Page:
Single lung ventilation, also known as 'One Lung' ventilation, is a method of ventilation which was first conceptualized by physiologists Eduard Pflüger and Claude Bernard who studied gas exchange in dogs using a lung isolation catheter.The first instance of clinical use in humans was by Loewy and VonSchrotter with lower lobe bronchus catheterized under fluoroscopic control. Gale and Walters in 1932 advanced Head's design and created the prototype for the modern day double lumen tubes. Double lumen tubes paved the way for one-lung ventilation offering better control of ventilation and more efficient separation of the two lungs.
Single lung ventilation involves ventilating one lung and letting the other collapse for providing surgical exposure in the thoracic cavity or isolating ventilation to one lung. The protective role of the single lung ventilation involves protecting one lung from the ill effects of fluid from the other lung - which may be blood, lavage fluid, malignant or purulent secretions. Thus it is prudent to ensure perfect placement of the tube as a misplaced tube defeats the goals of lung isolation or differential ventilation. This is ensured by bronchoscopy done after tube placement and after any position changes thereafter.
The indications of single lung ventilation aim at facilitating surgical exposure by isolating the lung away from the field of surgery or preventing further lung trauma by providing selective ventilation as well as preventing infection or secretions from entering the healthy lung. They include video-assisted thoracoscopic surgery including pneumonectomy, wedge resections, pulmonary resections including pneumectomies and lobectomies, mediastinal surgery, thoracic vascular surgery, oesophageal surgery, spine surgery and protective lung isolation in massive pulmonary haemorrhage or infection/purulent secretions.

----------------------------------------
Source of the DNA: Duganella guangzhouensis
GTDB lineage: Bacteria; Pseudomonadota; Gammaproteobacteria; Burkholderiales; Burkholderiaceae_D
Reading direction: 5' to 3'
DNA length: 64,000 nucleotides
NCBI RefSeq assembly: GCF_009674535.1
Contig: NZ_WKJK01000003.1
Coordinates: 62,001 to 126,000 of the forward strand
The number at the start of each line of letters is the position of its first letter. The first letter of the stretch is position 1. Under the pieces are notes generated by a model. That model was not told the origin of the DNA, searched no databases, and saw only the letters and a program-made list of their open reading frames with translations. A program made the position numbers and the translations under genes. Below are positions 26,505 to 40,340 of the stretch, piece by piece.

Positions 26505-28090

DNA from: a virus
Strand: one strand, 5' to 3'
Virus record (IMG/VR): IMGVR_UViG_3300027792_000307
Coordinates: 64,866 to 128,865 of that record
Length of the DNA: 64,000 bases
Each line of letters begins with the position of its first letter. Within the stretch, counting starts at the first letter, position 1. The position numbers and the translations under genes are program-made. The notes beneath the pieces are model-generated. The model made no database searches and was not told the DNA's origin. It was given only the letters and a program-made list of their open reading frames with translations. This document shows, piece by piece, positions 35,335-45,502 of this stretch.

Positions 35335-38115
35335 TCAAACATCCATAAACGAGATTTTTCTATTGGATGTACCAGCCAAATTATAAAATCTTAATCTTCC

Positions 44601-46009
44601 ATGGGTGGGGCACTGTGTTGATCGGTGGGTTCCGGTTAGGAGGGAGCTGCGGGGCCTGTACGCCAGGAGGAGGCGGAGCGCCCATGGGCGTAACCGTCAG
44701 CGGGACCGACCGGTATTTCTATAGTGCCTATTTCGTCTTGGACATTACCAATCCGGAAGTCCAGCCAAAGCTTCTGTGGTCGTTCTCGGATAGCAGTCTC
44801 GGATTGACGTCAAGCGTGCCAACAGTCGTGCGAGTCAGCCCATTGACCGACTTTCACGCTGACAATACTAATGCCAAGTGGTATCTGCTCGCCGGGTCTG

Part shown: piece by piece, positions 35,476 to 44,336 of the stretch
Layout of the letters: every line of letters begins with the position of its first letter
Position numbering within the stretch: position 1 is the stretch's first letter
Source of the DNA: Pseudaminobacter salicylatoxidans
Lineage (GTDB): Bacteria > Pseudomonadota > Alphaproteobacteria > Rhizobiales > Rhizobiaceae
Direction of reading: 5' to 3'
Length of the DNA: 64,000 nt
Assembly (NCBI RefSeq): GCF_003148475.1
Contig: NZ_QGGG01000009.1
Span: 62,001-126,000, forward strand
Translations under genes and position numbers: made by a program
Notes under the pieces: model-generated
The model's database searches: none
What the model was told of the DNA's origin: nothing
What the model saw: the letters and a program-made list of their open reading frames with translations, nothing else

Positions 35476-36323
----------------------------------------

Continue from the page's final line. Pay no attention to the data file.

However, there are some relative contraindications for single lung ventilation. For instance in cases where patient is unable to tolerate OLV/Dependence on bilateral ventilation, intraluminal airway masses (making DLT placement difficult), hemodynamic instability, severe hypoxia, severe COPD, severe pulmonary hypertension or known or suspected difficult intubation.
Single lung ventilation is achieved with the use of special airway devices such as double lumen tubes (DLT) and bronchial blockers (BB) which selectively direct the airflow to one lung. They are used to collapse one lung selectively for surgery on the ipsilateral side.
Patients usually undergoing single lung ventilation for a variety of procedures have underlying pulmonary disease. Patients should be evaluated comprehensively for their primary disease prior to performing the surgical procedure. Echocardiography may be useful in patients with cor pulmonale and may provide information about baseline cardiac function and reserve.
Single lung ventilation aims at two separate goals - to maintain adequate oxygenation and to maintain lung isolation and lung protection. The challenges faced by an anaesthesiologist in performing one lung ventilation arise from a combination of lateral decubitus positioning, open pneumothorax, and the anaesthetic technique. The lateral decubitus position brings about physiological changes in the ventilation-perfusion matching, and this is subsequently altered under anaesthesia by the effects of neuromuscular blockade, open thorax, hypoxic pulmonary vasoconstriction, surgical retraction, differential blood flow to the dependent and the non-dependent lungs.